I have spent the majority of the past 19 years indoors with the blinds drawn and the fluorescent lights flickering overhead. I am a high school teacher and I actually have two classrooms.
In room one of the main building I teach English and in the auditorium I teach drama. And these two rooms are just down the corridor from each other so when I am in production directing a musical or producing a talent show I will often arrive to school around 7 in the morning and leave at 6 in the evening without ever stepping outside.
Of course, there are windows but they look out on the main driveway where constant distractions drive up and walk by. I learned long ago to keep the drapes closed so that I didn’t lose my students’ attention. They get excited about the UPS truck. About a squirrel. If it looks like it’s going to rain. Once it starts to rain. Once it has stopped raining.
I often joke that even if I was juggling chainsaws I would only have their attention for a few moments. Unless of course I cut off an arm. Then I might hold their attention a little bit longer. Until the ambulance arrived; and then, of course, that’s all they’d want to focus on.
“Hey, look, an ambulance!” “Do you think it’s going to rain?”
I am not what you’d call the outdoor type. I have been known to burn in full moonlight. John Steinbeck drove across the country in a converted camper truck called Rocinante. Early in his travels he spent the night in a sanitized plastic hotel room and was so depressed by it that he chose to go out to the parking lot to sleep in his truck.
And while I love a plush hotel room with a fluffy white robe in the closet and tiny bottles of shampoo and conditioner, on this trip I have enjoyed being outside. Every day I get to see the sun. It’s glorious. My eye strain has disappeared, I find myself wearing my glasses less and less, and I just feel good. Better than I have in a long time.
Of course I’m seeing things that I could never see from the comfort of a hotel room or the safety of my SUV. In Page, Ariz., I went on a tour of Lower Antelope Canyon. I’d always marveled at online pictures of the slot canyons with their hypnotic curling orange walls but no fancy camera or high definition screen can do them justice.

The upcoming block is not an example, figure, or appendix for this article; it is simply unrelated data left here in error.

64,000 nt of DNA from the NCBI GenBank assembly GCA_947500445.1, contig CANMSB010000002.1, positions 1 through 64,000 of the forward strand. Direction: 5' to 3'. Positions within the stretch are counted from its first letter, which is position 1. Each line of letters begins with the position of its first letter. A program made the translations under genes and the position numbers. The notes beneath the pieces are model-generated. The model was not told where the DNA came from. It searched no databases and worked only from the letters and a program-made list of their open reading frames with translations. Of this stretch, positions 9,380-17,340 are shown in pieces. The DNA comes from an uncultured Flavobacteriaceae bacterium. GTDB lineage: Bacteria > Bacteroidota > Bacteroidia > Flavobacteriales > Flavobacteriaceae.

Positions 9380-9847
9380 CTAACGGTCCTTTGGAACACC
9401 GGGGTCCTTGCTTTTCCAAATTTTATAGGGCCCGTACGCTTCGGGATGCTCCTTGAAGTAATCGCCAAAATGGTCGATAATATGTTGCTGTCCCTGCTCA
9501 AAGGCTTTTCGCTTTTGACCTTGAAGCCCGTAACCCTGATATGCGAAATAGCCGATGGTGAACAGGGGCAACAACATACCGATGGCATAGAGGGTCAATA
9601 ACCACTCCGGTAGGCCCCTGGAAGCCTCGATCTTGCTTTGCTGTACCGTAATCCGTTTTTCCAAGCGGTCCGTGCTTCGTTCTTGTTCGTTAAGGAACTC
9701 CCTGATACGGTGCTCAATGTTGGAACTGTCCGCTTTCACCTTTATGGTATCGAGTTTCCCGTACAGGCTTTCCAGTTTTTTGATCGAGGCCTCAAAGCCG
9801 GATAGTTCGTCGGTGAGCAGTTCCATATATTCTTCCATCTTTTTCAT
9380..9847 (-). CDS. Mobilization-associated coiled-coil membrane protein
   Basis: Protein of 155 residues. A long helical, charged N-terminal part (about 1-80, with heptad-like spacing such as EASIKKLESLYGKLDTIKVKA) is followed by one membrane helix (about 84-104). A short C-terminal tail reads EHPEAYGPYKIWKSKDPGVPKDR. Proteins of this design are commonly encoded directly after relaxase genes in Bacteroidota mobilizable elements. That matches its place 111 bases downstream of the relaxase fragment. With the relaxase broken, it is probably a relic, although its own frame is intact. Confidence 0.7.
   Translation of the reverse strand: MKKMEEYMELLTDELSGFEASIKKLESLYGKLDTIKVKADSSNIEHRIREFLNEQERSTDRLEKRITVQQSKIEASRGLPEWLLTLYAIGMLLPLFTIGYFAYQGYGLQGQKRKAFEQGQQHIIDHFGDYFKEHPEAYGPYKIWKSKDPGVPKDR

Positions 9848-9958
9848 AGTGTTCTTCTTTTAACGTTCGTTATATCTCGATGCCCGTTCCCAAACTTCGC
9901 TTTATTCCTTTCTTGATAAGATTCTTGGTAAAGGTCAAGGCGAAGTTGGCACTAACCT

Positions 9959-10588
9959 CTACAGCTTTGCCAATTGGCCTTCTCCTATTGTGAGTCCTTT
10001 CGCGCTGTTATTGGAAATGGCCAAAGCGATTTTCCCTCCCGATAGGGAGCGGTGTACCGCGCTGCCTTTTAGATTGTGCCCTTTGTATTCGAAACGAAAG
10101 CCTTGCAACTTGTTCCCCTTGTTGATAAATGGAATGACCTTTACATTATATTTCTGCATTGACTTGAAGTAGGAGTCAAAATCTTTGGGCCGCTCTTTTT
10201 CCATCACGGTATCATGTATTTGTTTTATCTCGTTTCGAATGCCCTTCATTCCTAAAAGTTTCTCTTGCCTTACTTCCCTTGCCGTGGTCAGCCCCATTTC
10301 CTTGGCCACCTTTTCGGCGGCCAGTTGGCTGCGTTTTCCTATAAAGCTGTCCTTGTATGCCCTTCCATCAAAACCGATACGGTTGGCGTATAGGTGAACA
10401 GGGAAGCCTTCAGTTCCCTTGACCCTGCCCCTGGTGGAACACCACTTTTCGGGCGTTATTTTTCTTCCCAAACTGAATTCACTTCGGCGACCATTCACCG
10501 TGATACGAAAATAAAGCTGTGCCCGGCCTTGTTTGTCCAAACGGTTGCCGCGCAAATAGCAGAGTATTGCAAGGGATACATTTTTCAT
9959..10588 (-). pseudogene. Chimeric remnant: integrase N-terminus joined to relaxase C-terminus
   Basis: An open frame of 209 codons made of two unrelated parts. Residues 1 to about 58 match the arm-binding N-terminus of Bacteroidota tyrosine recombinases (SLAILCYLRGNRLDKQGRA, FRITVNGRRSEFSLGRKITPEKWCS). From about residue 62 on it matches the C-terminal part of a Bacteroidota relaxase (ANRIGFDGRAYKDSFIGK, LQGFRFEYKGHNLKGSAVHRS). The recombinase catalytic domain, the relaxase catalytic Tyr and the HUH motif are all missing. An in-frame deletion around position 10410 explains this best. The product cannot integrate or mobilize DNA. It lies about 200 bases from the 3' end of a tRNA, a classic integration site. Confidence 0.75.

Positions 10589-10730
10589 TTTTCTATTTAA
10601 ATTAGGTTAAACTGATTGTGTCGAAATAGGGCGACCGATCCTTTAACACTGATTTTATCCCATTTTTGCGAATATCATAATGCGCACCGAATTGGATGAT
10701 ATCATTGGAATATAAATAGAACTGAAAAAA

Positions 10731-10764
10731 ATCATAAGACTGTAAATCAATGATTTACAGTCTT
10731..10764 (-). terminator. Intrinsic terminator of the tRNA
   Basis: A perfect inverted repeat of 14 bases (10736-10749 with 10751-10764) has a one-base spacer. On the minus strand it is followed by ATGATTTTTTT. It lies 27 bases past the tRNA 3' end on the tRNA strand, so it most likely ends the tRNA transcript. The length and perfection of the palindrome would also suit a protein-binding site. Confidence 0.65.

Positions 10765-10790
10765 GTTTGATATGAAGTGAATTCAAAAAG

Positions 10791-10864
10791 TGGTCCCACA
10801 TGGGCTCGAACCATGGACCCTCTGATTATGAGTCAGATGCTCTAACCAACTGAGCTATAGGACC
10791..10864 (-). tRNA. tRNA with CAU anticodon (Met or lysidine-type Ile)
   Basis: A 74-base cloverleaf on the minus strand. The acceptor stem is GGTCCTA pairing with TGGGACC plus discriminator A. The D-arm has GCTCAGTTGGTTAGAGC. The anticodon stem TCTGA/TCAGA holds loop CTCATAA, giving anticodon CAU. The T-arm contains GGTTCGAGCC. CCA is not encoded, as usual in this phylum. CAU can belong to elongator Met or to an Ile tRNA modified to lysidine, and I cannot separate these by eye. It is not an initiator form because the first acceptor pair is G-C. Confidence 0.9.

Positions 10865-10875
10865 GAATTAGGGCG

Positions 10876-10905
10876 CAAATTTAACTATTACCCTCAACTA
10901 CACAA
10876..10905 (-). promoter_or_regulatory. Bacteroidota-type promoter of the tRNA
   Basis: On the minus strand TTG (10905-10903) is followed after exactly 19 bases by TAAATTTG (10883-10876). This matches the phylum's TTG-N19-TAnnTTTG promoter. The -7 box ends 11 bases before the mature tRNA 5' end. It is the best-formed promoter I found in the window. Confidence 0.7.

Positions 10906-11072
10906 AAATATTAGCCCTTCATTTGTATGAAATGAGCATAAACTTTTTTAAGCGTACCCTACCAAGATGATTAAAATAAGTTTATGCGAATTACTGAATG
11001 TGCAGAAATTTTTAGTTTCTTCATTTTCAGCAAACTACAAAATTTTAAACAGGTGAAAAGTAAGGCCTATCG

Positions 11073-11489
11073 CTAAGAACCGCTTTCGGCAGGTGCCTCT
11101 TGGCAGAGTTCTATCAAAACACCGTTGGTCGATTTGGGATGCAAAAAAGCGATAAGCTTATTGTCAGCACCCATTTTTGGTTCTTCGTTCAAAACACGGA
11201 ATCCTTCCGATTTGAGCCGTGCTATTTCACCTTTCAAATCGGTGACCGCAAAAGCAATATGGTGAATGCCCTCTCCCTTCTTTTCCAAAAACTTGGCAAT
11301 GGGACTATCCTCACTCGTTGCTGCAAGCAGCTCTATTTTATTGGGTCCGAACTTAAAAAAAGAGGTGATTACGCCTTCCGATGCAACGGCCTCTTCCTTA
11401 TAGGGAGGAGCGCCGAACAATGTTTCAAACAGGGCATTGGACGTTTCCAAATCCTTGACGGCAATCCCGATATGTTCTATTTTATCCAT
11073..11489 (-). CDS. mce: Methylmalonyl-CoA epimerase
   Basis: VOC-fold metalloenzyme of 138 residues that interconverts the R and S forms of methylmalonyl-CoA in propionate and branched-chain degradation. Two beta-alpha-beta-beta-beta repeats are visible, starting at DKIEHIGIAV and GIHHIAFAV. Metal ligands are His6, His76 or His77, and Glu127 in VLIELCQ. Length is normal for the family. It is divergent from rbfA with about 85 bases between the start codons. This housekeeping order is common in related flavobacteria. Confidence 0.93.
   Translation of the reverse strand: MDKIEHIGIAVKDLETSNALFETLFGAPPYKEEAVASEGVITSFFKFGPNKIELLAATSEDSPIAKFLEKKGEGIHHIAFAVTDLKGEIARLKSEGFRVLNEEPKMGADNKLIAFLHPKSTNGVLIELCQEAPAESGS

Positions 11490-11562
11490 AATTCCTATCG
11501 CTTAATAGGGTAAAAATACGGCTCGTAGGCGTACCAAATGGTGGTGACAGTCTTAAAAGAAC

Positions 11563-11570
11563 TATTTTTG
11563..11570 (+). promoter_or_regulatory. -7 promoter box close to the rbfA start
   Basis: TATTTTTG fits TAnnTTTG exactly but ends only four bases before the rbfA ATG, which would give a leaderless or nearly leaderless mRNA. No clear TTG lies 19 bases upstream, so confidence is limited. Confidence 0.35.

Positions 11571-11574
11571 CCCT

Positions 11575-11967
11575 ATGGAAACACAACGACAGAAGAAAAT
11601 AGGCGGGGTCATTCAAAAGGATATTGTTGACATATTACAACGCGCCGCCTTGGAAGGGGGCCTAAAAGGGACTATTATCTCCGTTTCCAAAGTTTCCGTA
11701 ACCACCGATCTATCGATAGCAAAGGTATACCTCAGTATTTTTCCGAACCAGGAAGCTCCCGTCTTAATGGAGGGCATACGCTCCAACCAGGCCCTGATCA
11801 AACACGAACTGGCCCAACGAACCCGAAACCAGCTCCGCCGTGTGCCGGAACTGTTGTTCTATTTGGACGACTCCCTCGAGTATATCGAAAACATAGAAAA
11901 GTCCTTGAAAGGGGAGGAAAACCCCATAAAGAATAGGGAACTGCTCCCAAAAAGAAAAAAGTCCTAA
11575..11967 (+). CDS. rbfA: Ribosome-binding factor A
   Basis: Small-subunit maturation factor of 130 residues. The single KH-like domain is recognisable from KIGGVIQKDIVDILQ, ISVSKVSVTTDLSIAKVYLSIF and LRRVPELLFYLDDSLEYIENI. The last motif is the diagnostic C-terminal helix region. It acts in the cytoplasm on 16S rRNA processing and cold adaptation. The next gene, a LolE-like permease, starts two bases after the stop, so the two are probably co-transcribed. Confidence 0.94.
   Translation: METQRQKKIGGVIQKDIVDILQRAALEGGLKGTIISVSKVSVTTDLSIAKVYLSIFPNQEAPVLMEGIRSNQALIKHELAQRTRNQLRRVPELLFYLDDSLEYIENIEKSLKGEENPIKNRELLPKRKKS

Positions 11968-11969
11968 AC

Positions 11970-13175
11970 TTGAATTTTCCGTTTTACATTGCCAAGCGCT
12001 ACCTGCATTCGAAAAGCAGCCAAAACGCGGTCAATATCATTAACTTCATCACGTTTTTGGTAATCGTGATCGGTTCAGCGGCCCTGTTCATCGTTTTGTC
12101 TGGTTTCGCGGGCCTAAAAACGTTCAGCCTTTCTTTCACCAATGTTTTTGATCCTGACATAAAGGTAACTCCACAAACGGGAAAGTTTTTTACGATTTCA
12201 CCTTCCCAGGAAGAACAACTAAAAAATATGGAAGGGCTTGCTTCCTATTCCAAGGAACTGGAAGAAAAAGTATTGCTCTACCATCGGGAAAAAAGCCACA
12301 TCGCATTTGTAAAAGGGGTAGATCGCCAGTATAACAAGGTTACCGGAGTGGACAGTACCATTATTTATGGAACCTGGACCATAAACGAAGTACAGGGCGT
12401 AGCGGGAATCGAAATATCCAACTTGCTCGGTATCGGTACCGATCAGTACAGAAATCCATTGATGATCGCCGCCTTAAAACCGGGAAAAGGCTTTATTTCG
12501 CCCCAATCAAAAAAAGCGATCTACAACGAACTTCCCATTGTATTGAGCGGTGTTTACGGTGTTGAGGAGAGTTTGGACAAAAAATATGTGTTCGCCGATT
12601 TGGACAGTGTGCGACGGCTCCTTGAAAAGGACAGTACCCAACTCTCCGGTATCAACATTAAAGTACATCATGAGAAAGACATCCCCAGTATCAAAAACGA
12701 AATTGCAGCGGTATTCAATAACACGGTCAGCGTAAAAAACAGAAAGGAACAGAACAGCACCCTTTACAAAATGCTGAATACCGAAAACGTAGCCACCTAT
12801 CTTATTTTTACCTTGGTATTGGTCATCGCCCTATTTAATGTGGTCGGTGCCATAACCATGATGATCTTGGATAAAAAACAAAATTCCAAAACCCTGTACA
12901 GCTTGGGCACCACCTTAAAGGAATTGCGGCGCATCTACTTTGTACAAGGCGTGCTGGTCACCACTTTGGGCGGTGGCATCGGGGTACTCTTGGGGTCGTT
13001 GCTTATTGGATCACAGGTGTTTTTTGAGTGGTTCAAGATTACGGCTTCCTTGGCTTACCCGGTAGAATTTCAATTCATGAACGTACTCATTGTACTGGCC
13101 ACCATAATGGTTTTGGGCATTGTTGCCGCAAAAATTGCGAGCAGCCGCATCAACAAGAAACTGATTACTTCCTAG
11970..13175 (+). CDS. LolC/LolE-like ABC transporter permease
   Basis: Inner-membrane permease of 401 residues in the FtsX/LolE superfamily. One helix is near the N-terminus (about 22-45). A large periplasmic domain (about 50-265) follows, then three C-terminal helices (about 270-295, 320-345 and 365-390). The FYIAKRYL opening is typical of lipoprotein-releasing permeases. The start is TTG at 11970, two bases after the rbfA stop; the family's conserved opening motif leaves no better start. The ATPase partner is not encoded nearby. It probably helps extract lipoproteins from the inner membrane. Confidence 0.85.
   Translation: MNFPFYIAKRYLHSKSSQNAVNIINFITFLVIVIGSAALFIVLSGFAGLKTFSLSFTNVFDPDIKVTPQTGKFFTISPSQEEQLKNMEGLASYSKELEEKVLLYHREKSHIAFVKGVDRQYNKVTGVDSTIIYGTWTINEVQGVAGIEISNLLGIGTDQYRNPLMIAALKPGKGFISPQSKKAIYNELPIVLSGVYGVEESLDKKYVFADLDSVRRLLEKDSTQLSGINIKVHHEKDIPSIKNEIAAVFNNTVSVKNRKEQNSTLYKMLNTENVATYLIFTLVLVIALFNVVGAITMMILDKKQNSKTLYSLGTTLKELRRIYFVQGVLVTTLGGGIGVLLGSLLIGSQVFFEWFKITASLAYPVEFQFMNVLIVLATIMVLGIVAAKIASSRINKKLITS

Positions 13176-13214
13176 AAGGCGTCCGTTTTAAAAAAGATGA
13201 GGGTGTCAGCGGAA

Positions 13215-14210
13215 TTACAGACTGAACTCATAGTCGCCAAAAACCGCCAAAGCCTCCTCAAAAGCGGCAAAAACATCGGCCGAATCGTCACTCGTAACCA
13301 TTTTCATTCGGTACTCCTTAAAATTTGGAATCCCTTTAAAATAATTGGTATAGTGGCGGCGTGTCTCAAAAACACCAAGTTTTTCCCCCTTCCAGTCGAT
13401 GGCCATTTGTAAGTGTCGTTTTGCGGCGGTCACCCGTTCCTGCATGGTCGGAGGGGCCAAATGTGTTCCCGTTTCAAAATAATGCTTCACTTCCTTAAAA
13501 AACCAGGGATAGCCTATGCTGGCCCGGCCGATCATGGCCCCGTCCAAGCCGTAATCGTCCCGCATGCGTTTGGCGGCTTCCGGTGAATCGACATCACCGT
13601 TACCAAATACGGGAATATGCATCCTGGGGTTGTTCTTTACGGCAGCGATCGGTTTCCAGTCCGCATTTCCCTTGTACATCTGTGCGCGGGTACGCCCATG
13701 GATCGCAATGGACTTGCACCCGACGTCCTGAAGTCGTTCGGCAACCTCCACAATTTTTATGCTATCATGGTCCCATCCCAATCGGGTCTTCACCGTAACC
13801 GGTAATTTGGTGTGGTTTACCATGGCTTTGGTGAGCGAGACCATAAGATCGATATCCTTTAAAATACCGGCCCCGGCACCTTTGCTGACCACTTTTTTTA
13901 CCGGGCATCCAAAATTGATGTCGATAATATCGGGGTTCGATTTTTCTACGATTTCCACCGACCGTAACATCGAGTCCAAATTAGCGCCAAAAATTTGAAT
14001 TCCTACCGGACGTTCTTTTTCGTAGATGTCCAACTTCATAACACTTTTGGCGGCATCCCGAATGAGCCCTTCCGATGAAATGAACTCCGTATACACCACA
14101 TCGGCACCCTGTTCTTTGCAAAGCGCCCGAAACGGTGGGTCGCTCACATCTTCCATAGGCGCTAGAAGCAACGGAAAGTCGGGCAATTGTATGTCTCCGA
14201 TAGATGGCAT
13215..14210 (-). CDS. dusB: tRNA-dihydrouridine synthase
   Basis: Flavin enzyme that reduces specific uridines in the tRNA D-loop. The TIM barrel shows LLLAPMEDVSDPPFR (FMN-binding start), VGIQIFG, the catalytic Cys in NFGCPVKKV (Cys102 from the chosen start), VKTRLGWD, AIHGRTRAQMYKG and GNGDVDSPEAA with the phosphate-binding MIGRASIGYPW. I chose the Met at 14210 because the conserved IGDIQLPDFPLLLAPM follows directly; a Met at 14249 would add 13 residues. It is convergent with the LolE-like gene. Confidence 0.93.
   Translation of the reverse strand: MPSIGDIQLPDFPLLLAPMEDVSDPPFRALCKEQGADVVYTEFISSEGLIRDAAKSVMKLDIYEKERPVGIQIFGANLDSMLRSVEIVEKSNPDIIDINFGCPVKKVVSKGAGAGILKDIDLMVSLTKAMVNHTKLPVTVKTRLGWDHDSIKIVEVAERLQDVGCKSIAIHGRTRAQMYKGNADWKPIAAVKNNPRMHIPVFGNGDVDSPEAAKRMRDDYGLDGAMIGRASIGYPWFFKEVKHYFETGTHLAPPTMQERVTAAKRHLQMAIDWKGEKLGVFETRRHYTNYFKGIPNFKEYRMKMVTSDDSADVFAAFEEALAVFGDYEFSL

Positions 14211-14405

As my Navajo guide Jovan led me through the sacred canyon, it felt like a religious experience. He told me about musicians who would sometimes come and play traditional Navajo music in the canyons, the flutes and drums reverberating against the sandstone.
He explained that entering the canyon as a Navajo is meditative, like church. I was intrigued and wanted to know more, but the children on the tour looked bored so he pointed out a rock that looked like a Storm Trooper and we moved on.
Jovan had recently graduated from high school and had never really traveled off the reservation. At the end of the tour I told him about the Miwuk Indians of Yosemite and how the national park also feels like a cathedral to me. I thanked him for sharing this place with me and invited him to come and see Yosemite. He got a faraway look in his eye and said, without even the smallest hint of irony, “I’ve always wanted to see Bakersfield.”
I got in my car and drove to Monument Valley… but even a week later I’m still kicking myself for not asking a very important question. Why Bakersfield?
Follow along as I travel to all 50 states in celebration of the 60th anniversary of John Steinbeck’s “Travels with Charley.” More information at UnitedScenes.com or follow the journey on Instagram @UnitedScenesofAmerica and on Twitter @UnitedScenes.
And as Steinbeck said: “We find after years of struggle that we do not take a trip, a trip takes us.”
Bryan Starchman is an English and drama teacher at Mariposa County High School. He is taking a sabbatical to take an adventure across the United States. He will be writing regular columns about his adventure.